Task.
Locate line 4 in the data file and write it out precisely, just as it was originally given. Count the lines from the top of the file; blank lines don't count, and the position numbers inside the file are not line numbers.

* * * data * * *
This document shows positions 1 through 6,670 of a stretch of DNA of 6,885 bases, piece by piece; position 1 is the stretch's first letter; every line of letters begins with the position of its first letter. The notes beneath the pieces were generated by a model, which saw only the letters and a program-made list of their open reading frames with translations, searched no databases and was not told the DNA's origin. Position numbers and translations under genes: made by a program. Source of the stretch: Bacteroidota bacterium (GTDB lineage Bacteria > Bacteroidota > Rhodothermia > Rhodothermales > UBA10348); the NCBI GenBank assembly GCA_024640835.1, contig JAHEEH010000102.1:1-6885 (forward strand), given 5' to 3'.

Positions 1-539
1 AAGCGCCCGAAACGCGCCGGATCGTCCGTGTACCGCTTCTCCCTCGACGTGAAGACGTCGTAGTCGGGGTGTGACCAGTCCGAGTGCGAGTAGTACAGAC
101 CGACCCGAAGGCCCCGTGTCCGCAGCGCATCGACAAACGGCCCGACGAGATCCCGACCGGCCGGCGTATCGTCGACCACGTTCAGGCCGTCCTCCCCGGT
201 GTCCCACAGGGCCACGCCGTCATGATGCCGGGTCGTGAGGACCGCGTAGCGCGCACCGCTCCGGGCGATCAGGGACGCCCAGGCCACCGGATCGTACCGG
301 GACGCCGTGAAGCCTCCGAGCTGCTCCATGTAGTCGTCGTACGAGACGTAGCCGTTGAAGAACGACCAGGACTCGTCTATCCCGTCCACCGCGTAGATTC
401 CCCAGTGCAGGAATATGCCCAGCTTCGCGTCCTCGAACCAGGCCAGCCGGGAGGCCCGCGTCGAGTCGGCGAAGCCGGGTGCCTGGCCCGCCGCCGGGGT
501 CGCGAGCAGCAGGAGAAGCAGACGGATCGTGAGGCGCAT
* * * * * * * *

101 CGACCCGAAGGCCCCGTGTCCGCAGCGCATCGACAAACGGCCCGACGAGATCCCGACCGGCCGGCGTATCGTCGACCACGTTCAGGCCGTCCTCCCCGGT